Since 2011, China has played a crucial role in the meteoric rise and fall of Bitcoin. At its peak, China accounted for over 95% of the global Bitcoin trading volume and three quarters of the mining operations. With regulators stepping in to control trading and mining operations, China’s dominance has shrunk significantly in trade for stability.

With countries like Korea and India following suit in the crackdown, a shadow is now casted over the future of cryptocurrency. (I will reiterate my point here: countries are regulating cryptocurrency, not banning it). Without a doubt, we will see more nations join in in the coming months to rein in the tumultuous crypto-market. Indeed, some kind of order was long overdue. In the last year, cryptocurrencies are experiencing price volatility unusual and ICOs are happening literally almost every other day. In 2017, the full total market capitalization rose from 18 billion USD in January to an all-time most of 828 billion USD.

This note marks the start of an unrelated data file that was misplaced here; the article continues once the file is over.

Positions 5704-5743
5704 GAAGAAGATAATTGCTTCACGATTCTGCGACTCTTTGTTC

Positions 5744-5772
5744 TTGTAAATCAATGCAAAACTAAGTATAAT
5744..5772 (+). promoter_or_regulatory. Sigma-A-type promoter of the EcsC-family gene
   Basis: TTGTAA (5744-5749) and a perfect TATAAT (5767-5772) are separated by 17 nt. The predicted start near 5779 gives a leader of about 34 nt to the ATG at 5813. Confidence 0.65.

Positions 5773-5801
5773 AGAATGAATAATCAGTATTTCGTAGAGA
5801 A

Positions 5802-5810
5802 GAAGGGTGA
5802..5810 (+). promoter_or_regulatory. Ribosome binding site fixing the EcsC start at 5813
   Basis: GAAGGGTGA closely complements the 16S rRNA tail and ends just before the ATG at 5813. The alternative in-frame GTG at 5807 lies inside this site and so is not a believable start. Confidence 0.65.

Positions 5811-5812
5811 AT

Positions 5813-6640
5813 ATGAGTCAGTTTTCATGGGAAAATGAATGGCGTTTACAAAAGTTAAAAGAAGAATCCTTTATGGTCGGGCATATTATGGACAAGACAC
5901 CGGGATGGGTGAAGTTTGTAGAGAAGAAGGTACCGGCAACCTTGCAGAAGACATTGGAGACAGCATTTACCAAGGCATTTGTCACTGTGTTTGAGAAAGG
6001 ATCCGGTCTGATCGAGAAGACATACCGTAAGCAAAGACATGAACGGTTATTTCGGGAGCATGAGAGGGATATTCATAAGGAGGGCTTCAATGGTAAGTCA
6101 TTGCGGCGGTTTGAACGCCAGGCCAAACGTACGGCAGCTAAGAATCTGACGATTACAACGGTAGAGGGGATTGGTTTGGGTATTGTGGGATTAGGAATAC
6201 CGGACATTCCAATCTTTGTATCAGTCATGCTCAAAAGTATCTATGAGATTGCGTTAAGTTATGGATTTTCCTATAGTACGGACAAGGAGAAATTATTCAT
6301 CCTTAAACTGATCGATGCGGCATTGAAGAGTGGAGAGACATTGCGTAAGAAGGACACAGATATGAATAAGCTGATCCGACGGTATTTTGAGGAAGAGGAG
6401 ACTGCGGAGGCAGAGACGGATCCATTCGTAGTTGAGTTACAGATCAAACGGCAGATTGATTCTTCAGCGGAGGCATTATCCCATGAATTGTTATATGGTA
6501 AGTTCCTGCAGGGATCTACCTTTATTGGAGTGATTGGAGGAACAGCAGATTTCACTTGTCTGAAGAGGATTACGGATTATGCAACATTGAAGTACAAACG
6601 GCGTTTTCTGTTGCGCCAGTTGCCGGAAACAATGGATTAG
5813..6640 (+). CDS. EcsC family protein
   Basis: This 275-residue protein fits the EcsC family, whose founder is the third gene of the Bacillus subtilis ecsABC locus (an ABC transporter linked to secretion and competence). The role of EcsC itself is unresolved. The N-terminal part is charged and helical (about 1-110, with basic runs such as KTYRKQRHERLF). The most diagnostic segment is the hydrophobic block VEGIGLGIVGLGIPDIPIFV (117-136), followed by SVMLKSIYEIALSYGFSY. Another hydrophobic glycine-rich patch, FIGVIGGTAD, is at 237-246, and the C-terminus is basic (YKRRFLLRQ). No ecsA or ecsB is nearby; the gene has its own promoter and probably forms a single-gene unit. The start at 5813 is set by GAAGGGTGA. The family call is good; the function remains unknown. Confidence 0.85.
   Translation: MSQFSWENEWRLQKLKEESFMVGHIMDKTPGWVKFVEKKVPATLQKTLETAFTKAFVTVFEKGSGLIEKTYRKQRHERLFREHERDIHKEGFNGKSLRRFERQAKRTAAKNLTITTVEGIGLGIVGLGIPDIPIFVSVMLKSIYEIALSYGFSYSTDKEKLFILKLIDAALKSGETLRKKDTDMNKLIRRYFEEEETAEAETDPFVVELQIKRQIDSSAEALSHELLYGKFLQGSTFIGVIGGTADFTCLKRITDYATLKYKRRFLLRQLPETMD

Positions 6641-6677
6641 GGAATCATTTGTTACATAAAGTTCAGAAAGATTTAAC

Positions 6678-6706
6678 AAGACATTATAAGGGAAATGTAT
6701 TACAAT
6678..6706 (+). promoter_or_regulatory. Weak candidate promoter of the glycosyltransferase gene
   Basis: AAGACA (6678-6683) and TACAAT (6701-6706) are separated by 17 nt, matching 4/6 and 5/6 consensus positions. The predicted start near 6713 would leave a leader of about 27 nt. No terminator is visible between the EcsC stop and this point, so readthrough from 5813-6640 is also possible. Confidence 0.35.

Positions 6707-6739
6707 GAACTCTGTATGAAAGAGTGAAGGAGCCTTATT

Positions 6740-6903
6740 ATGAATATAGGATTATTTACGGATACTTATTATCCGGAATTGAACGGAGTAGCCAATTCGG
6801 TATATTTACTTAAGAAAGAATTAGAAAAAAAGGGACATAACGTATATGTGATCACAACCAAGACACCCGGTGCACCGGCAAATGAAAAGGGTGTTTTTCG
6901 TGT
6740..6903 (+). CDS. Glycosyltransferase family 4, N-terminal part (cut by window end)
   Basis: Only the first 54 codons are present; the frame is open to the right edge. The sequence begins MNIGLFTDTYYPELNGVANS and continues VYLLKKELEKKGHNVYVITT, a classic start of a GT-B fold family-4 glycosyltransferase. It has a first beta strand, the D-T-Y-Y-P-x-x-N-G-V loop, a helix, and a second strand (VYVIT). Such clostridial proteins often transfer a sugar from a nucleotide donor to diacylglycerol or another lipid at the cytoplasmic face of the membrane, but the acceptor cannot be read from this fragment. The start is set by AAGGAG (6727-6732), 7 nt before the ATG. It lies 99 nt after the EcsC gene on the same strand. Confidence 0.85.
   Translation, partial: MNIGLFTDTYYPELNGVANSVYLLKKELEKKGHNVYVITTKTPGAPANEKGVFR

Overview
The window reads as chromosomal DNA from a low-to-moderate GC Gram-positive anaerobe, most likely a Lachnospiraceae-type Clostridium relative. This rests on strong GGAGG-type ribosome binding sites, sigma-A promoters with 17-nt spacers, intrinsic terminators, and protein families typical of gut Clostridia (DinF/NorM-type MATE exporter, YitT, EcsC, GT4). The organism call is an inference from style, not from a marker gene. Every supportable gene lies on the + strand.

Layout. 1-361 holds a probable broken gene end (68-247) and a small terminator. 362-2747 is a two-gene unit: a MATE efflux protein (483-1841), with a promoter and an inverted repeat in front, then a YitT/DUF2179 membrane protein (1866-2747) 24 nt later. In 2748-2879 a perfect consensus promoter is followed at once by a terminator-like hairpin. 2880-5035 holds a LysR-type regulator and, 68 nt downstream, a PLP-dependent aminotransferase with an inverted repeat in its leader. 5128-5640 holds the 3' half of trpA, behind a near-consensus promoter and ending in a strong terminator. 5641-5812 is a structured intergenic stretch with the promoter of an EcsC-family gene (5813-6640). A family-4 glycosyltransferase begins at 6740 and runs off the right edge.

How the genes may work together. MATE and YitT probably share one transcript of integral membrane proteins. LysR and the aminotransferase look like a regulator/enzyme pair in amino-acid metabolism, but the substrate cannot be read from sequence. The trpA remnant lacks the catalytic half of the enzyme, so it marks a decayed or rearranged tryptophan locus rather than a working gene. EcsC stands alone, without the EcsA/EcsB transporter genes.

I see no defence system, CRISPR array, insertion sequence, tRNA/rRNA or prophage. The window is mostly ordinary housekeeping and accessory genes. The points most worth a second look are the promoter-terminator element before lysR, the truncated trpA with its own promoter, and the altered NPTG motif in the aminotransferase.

Nonetheless, the Chinese community are in surprisingly good spirits despite crackdowns. Online and offline communities are flourishing (Personally, i have attended several events and visited a few of the firms) and blockchain startups are sprouting all over China.

Major blockchain firms such as for example NEO, QTUM and VeChain are getting huge attention in the united kingdom. Startups like Nebulas, POWERFUL Blockchain (HPB) and Bibox are also gaining a fair level of traction. Even giants such as Alibaba and Tencent may also be exploring the capabilities of blockchain to enhance their platform. The list continues on and on nevertheless, you get me; it will likely be HUGGEE!

The Chinese government are also embracing blockchain technology and also have stepped up efforts recently to aid the creation of a blockchain ecosystem.